Tuesday morning, Chad Ehrlich and Chris Froeschner were on hand at the Great Bend Expo overseeing the set-up of the 2020 F & E Collector Auction happening this weekend, Oct. 2 -3. Since 2016, the annual auction of bucket-list vehicles has drawn hundreds to the area to look over a vast array of collectible cars and automobilia.
“With COVID being kind of a little bit of an Achilles this year, it did slow us down at first with consignments.” Froeschner said. Some sellers were reluctant at first to enter their cars. “But now we are essentially back up to our previous numbers that we’ve been able to maintain on a yearly basis as far as entries and catalog numbers. So we expect things to be about as normal as can be expected given the times we’re in.”
Friday evening, the public is invited to come out for the preview from 4-8 p.m. Car enthusiasts are encouraged to bring out their rides for a cruise night. Raffles and prize drawings will be held throughout the evening, and Sue’s Barbecue will be open next to the beer garden.
“Basically, it’s just a time to come out, kick the tires and check things out,” Froeschner said. “It’s a preview for guys to do their homework and their due diligence on the cars.”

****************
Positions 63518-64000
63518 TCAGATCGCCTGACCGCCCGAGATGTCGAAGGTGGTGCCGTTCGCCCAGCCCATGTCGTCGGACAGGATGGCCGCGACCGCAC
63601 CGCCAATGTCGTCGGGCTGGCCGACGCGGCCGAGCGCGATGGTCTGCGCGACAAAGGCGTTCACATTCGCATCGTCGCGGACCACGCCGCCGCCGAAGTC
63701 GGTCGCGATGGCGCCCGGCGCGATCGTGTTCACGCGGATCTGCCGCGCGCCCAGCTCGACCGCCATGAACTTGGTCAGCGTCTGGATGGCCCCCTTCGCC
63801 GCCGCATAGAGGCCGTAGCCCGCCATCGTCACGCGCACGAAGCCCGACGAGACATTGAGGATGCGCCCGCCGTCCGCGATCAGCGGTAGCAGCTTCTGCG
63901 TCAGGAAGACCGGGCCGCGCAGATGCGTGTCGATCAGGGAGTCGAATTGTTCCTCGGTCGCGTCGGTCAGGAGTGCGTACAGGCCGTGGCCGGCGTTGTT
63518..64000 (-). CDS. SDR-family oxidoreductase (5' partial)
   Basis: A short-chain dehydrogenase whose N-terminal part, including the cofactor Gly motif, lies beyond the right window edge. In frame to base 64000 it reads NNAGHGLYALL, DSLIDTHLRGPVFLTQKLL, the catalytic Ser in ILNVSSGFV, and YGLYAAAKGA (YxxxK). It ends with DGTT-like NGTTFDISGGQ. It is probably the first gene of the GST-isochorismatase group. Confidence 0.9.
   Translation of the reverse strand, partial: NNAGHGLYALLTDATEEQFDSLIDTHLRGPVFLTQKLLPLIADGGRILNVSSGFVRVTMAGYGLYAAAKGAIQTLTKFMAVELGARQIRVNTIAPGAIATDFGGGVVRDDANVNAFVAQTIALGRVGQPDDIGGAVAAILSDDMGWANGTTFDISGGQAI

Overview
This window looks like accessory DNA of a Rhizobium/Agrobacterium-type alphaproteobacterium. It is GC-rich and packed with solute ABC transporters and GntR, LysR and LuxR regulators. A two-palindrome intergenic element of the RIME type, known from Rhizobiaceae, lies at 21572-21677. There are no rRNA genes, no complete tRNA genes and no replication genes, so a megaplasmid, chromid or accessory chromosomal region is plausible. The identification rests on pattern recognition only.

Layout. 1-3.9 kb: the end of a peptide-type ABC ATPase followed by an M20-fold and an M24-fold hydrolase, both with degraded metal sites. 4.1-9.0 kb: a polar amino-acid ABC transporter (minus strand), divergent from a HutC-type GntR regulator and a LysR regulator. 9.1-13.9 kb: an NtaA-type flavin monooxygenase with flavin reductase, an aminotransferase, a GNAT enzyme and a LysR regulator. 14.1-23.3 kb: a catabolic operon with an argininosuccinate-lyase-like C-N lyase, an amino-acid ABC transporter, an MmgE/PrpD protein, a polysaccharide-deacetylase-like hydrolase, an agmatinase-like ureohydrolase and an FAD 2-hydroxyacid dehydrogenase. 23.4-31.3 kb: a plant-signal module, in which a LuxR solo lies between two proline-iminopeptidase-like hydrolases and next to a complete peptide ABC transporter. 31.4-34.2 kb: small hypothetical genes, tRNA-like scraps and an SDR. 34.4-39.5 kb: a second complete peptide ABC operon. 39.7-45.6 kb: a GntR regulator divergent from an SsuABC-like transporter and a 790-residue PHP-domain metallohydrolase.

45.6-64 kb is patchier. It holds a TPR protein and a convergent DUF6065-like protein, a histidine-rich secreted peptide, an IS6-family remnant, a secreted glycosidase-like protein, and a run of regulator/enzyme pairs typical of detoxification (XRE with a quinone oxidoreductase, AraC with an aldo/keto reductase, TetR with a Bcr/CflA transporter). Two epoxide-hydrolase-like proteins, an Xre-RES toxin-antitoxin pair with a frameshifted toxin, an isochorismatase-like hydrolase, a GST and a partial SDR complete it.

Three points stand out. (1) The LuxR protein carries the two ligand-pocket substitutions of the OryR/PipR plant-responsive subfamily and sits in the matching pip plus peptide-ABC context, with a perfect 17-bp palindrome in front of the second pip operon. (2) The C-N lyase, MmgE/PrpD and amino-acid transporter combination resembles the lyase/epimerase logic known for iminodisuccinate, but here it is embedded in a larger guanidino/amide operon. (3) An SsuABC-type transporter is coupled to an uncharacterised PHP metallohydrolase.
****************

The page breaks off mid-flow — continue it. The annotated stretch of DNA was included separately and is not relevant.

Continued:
“This is more of an event than a show. There’s always activity,” Ehrlich said. “A lot of guys will bring their kids, bring their buddies. Friends will come together or meet up, hang out, drink some beer, eat some barbecue; sometimes they buy something, sometimes they don’t.”
On Saturday, the gates open at 8 a.m. and the auction starts at 10.
“We’ll start with automobilia, and then at 11 o’clock we’ll start on the vehicles,” Ehrlich said.
The online catalog is already available through Proxibid, and can be accessed through the Carr Auction website at https://carrauction.proxibid.com/Carr-Auction-Real-Estate/F-E-Collector-Auto-Auction/event-catalog/185599?gl=V-Info#V-Info .
“It’s in real-time when the car is going across the block, so bidders can see and they can hear the audio and kind of get a feeling for how things are going,” Froeschner said. “If they can’t sit down in front of the computer that day they can place a maximum bid.”
With this option, bids are increased incrementally as they are outbid, until the money runs out or a price is fixed.
In addition to the website, the auction’s Facebook page offers numerous video posts where Ehrlich provides a thorough once-over, inside and out, of unique offerings, including a 1949 Willys Jeepster convertible, a 1971 Lincoln Mark III, and a 1964 Chevy Impala SS 2 door hardtop.
“We’ve got a 1930 Ford, all the way up to a 2015 BMW, so kind of everything in between,” Froeschner said. “We’ve got a really nice 1970, Ford Mustang Mach One, a 1970 Nova that’s been stickered as an SS, and a real nice 57 Bellaire black on black.”
Slick restorations are only one of the types of vehicles attendees can expect to see. Antique trucks and more recreational focused vehicles have been pretty popular this year as well. The diversity of offerings and bidders helps to keep things interesting. And for those who aren’t in the market for a car, the quantity and quality of the automobilia available will ensure no one needs go home empty-handed.